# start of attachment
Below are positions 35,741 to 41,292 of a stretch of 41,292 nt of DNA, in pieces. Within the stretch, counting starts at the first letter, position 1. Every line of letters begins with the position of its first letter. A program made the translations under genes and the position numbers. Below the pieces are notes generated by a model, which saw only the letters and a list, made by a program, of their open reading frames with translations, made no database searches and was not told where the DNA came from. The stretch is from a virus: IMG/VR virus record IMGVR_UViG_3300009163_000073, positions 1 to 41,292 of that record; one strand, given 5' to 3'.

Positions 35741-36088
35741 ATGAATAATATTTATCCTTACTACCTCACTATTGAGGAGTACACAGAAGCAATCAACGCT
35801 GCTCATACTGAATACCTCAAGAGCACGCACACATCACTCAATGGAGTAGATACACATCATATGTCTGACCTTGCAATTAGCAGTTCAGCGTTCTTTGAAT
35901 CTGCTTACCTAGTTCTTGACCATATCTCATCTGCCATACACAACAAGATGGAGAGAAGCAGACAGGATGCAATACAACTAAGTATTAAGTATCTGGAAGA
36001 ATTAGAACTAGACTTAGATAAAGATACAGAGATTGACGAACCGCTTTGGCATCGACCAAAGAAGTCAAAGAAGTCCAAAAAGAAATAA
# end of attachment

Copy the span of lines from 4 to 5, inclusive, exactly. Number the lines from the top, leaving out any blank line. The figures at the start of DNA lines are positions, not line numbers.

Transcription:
35801 GCTCATACTGAATACCTCAAGAGCACGCACACATCACTCAATGGAGTAGATACACATCATATGTCTGACCTTGCAATTAGCAGTTCAGCGTTCTTTGAAT
35901 CTGCTTACCTAGTTCTTGACCATATCTCATCTGCCATACACAACAAGATGGAGAGAAGCAGACAGGATGCAATACAACTAAGTATTAAGTATCTGGAAGA